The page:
Below: A piece of polyethylene terephthalate (PET) is heated through its glass transition temperature. The two-line method is used to determine the glass transition temperature.

    A plot illustrating the two-line method to determine the glass transition temperature of PET.



    Instrument Specifications

    Temperature Range -70°C – 1500°C
    Temperature Resolution 0.005°C
    Maximum Heating Rate 100°C/min (20°C/min for low temperature furnace)
    Maximum Load 1000mN
    Length Change Resolution 0.3nm


    Sample Size Requirements

    Differential and Non-Differential Compression Loading L = 10-20mm, D = 5mm (up to 9mm)
    Differential Penetration L ≤ 4mm, D ≤ 5mm
    Tensile Loading Attachment* L ≥ 30 mm, W ≤ 30 mm, T = 0.01-0.2 mm

    * Maximum temperature limitations apply for this test configuration.

    • NGK Metals Corporation

      I was well pleased with the experience. The instructions for the sample configuration was clear. The people responded promptly to questions. The lab double checked results to address any questions. The report was clear, easily understood.

      Nate Glidersleeve,
      Vice President of Technology

    • Abbott

      I am very happy with the testing services I received from Thermal Analysis Labs. I’ve found them very responsive, and they were able to get us the data we needed to get quickly so that we could use it to validate our designs. I refer my other colleagues to them, and they’re my go-to group for thermal testing.

      Scott Kramer, PEng.,
      Principal R&D Engineer

    • Welwaze Medical

      I sought thermal conductivity testing from Thermal Analysis Labs to aid in device design. My group has experienced good customer service with speedy sample processing and fast turnaround time. I would be happy to recommend this group to anyone looking for this service.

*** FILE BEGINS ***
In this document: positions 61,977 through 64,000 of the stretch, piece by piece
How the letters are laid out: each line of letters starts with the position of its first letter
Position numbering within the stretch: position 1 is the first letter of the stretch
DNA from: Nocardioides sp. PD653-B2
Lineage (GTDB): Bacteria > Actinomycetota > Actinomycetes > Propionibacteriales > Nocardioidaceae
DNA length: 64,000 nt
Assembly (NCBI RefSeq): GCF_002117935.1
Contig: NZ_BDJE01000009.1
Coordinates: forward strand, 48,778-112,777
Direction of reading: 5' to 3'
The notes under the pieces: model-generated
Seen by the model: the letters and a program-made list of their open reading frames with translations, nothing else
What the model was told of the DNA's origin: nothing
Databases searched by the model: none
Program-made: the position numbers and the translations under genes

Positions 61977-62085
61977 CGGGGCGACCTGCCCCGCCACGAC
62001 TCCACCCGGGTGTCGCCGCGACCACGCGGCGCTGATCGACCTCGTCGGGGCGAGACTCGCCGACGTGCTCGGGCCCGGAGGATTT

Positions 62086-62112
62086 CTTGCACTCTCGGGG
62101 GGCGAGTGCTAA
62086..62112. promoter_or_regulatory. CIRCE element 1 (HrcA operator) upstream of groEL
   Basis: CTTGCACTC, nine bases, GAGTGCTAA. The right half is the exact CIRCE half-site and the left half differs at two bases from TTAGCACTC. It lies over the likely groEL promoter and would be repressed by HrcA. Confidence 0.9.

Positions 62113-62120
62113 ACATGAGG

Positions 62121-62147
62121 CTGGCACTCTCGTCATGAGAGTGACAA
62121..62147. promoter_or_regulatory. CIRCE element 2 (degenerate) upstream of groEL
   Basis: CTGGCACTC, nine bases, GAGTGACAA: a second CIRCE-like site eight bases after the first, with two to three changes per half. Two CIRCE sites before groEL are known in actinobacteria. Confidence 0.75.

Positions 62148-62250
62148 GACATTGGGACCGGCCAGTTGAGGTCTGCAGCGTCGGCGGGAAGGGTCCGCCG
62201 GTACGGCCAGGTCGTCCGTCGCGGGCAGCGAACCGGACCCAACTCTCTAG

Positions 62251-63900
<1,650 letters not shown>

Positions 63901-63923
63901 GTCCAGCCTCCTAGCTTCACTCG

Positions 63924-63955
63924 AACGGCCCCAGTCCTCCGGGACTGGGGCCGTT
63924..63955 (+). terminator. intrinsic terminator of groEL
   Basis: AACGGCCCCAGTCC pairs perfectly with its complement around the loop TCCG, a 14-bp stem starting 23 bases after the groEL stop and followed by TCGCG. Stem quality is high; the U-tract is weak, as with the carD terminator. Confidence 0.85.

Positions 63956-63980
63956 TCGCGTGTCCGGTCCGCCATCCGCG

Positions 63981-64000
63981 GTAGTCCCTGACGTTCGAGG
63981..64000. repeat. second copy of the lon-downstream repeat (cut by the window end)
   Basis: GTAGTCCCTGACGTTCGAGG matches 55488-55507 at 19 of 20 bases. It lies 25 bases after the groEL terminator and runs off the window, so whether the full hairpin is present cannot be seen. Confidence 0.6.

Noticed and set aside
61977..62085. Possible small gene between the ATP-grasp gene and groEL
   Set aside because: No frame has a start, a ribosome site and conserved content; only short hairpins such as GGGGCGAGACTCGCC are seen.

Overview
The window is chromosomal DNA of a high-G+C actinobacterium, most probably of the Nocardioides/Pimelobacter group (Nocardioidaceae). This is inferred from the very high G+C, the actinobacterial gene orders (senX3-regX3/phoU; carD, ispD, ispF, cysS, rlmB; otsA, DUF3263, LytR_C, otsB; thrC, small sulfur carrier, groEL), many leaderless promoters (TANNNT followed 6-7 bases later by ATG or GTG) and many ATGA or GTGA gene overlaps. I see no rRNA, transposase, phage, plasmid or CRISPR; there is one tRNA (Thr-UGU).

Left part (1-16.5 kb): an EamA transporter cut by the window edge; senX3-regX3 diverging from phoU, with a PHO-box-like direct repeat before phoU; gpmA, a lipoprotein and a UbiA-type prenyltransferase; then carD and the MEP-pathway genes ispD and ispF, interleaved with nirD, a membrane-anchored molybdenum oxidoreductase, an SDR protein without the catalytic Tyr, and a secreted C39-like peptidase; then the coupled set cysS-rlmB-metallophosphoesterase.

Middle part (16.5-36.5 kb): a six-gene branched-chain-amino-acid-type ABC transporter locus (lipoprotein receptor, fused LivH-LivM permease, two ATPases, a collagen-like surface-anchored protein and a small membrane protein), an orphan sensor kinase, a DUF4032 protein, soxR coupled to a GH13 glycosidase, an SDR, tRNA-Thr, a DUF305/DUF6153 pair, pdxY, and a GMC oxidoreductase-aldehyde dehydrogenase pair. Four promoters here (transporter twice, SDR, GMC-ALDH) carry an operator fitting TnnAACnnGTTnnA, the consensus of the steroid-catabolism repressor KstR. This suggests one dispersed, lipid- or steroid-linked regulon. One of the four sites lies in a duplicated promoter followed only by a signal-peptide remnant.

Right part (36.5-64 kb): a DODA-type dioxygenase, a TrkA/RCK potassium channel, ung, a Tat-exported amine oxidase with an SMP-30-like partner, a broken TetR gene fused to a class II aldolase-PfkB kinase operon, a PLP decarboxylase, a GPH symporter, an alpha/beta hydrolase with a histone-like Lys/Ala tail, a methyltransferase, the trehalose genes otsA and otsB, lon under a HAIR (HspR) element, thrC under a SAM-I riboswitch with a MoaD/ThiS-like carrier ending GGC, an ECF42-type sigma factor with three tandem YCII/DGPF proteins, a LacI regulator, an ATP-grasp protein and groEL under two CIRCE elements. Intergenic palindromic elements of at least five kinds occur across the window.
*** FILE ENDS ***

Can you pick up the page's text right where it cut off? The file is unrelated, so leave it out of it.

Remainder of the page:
Björn Schneider,
      Project & Supply Chain Manager

    • Siemens

      I’ve outsourced thermal testing of several materials to TAL. My experience has been very positive. Their professionalism shows in management, quality of work, and customer service. They are always eager to accommodate my needs and timeline. I highly recommend their services.

      Chris Ebeling,
      Thermodynamics and CFD Group Manager

    • MAE Trading International Inc

      All data and reports were very helpful and we appreciate your support; you did an amazing job to conduct the tests and confirm the reports within such a short time frame. This really helped us get out of jam and your support meant a lot to our efforts with our customer. We will certainly contact you again on these matters.

      Michael Smith,
      Managing Director

    • Newell Brands- Writing (Sharpie, PaperMate, PrismaColor, Elmer's)

      Thermal Analysis Labs has provided great service for all our materials testing needs by providing quick turn-around testing results while also providing the service for a reasonable cost. TAL’s professional approach to our material testing request has also provided great insight to the materials being tested and the best method to achieve the measurements. TAL has been an invaluable resource for our product development process.

      Stan Chudzik,
      Fellow Engineer, Advanced Concepts

    • Dynatex International

      I had a request for thermal conductivity information on one of my adhesives and contacted Thermal Analysis Labs. The process was very smooth – I experienced none of the issues typical of other contract labs we work with. The results were delivered on time and I have used the data in our sales literature to help my clients have success in their applications.

      John Tyler,
      Vice President of Sales

    • Shawsheen Rubber Company Inc.

      I was completely satisfied with the testing experience.

      Gary Litman,
      Vice President of Technology